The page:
Visa International has recruited William L. Chenevich, a noted bank automation specialist, to round out its team of senior technologists.
Mr. Chenevich left Home Savings of America late last month to become group vice president of Visa Net service development, a key strategic unit consisting of 400 staff people, or about one-third of the card association's vaunted delivery systems organization.
Reporting to Roger Peirce, executive vice president of international delivery systems, Mr. Chenevich comes in on the same level as three other technology leaders: Scott Loftesness, overseeing card acceptance services; Linda Mock, market development: and Ron Olive, operations.
Mr. Peirce said he had long ago carved out the position that Mr. Chenevich is filling, but in the absence of "the right person" had parceled out the responsibilities among himself and the other group leaders.
The naming of Mr. Chenevich may signal a new level of attention on longer-range planning for the systems that are expected to process more than $1 trillion of Visa transactions by 1999 - about double the current rate.
Mr. Chenevich will oversee development of credit, debit, and risk control services. He will be based in San Francisco but said he expects to travel often "to understand the needs of other Visa regions.
"The U.S. is still the largest region. but Europe ranks high in complexity and I will want to spent a fair amount of time onsite," he said in a recent interview.
Mr. Peirce said Mr. Chenevich's "visionary abilities and banking background will be instrumental in guiding the evolution and expansion of Visa's global payment system."
"I want the group primarily responsible for the strategy and implementation of the business we are in - namely, value exchange - and not have its days cluttered with what happened on the operating floor the day before." Mr. Peirce said.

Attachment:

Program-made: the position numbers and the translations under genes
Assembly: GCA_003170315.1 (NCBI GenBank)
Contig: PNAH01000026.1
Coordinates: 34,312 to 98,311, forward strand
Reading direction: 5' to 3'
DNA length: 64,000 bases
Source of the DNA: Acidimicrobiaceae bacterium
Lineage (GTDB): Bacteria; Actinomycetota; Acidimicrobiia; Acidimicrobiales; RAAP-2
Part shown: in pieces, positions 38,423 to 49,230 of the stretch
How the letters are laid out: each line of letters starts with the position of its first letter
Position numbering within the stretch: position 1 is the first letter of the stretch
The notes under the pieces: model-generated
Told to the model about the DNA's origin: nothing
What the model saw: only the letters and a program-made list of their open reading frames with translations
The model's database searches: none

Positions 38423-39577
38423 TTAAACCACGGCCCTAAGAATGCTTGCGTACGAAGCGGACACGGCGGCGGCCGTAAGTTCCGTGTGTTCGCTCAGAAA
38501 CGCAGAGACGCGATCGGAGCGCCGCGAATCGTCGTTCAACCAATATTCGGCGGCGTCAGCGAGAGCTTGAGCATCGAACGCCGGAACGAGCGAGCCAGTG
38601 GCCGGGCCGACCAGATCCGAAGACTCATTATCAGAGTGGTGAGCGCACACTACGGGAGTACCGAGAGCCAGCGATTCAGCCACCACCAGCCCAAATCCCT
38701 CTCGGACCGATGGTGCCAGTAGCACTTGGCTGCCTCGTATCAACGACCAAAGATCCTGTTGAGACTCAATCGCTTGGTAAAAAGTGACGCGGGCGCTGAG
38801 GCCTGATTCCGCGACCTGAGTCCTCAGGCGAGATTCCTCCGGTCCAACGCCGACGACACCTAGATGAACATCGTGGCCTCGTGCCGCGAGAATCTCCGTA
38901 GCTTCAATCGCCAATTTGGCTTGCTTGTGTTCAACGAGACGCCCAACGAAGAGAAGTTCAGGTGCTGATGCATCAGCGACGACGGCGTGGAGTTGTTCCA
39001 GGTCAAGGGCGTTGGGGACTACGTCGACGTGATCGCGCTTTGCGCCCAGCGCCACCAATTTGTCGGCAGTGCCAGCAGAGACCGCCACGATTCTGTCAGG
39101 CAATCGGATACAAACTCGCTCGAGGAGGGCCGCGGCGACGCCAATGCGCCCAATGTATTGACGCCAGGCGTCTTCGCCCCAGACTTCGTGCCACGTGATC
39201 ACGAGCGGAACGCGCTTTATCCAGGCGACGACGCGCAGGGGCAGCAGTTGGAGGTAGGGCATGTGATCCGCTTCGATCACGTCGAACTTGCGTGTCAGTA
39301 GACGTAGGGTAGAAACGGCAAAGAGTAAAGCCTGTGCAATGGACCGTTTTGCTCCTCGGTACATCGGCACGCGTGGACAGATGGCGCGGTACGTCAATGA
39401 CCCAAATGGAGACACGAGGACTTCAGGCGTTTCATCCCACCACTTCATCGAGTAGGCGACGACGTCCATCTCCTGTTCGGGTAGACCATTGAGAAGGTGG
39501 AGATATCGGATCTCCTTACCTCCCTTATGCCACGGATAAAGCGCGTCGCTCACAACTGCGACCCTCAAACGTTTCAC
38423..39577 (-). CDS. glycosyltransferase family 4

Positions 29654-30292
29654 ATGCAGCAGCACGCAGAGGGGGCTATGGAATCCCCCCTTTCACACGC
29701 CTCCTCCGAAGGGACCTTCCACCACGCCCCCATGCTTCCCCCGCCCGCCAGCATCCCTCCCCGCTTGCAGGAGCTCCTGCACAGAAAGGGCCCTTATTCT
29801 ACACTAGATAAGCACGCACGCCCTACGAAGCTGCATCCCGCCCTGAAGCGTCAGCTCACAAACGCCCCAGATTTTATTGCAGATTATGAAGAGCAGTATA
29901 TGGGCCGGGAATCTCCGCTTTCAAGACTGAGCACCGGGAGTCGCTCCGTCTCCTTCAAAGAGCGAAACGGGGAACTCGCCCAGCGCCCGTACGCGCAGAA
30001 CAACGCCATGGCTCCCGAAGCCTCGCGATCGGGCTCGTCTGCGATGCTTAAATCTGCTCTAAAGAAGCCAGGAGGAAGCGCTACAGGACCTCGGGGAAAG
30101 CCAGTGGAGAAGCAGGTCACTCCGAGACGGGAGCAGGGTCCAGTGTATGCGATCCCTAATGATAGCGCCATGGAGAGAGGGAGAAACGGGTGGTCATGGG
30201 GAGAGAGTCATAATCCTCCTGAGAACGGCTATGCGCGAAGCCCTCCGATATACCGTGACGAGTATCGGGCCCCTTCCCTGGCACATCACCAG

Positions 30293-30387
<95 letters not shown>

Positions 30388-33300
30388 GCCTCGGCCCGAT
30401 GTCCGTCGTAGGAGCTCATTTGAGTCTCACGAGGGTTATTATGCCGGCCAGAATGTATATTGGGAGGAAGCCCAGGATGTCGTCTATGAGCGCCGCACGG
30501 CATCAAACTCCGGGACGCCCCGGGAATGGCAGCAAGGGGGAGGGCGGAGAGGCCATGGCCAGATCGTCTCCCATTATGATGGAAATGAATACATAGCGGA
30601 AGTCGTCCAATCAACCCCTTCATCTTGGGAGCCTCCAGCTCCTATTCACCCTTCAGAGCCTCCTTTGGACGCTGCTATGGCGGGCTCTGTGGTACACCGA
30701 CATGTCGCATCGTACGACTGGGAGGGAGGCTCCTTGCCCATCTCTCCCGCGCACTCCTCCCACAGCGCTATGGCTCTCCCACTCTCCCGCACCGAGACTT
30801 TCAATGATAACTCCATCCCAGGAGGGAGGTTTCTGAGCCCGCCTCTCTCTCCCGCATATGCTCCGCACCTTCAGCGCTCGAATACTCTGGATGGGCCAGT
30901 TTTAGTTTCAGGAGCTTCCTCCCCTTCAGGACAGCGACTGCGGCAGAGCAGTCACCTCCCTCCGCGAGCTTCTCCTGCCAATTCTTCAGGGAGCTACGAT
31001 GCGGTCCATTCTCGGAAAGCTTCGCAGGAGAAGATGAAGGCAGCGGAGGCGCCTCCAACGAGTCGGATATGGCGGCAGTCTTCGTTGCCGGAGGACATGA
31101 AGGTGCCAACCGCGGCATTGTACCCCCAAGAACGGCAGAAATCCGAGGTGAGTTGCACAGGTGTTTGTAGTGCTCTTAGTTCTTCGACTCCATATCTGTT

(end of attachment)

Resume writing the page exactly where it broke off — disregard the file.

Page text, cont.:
Mr. Peirce said he had his eye on Mr. Chenevich, formerly of Security Pacific Corp., for years, and tried to convince him to join Visa in 1992. Instead he joined Home Savings as executive vice president and director of information services.
The H.F. Ahmanson & Co. unit is the nation's largest savings institution. Mr. Chenevich stayed long enough to complete a crucial loan automation project, and started at Visa on Oct. 26. Coincidentally, that was the day Ahmanson chief executive officer Richard Deihl and Visa International CEO Charles Russell announced their respective retirements.
Mr. Chenevich said he was drawn to Visa "for challenge and career reasons." It will be a stark contrast with Home Savings' relatively simple product structure and branch-based delivery system.
Mr. Chenevich, 49, rose to industry prominence in more than 10 years with Security Pacific. At the time of its April 1992 merger with BankAmerica Corp., he was president and chief operating officer of Security Pacific Automation Co., one of the more successful examples of a bank back office turned into a profit center.
The automation company had 8,000 employees and $600 million annual budget.
Before that he spent 10 years with Citicorp, and in his last assignment there helped consolidate the merged Carte Blanche and Diners Club subsidiaries.
Advisory Board Member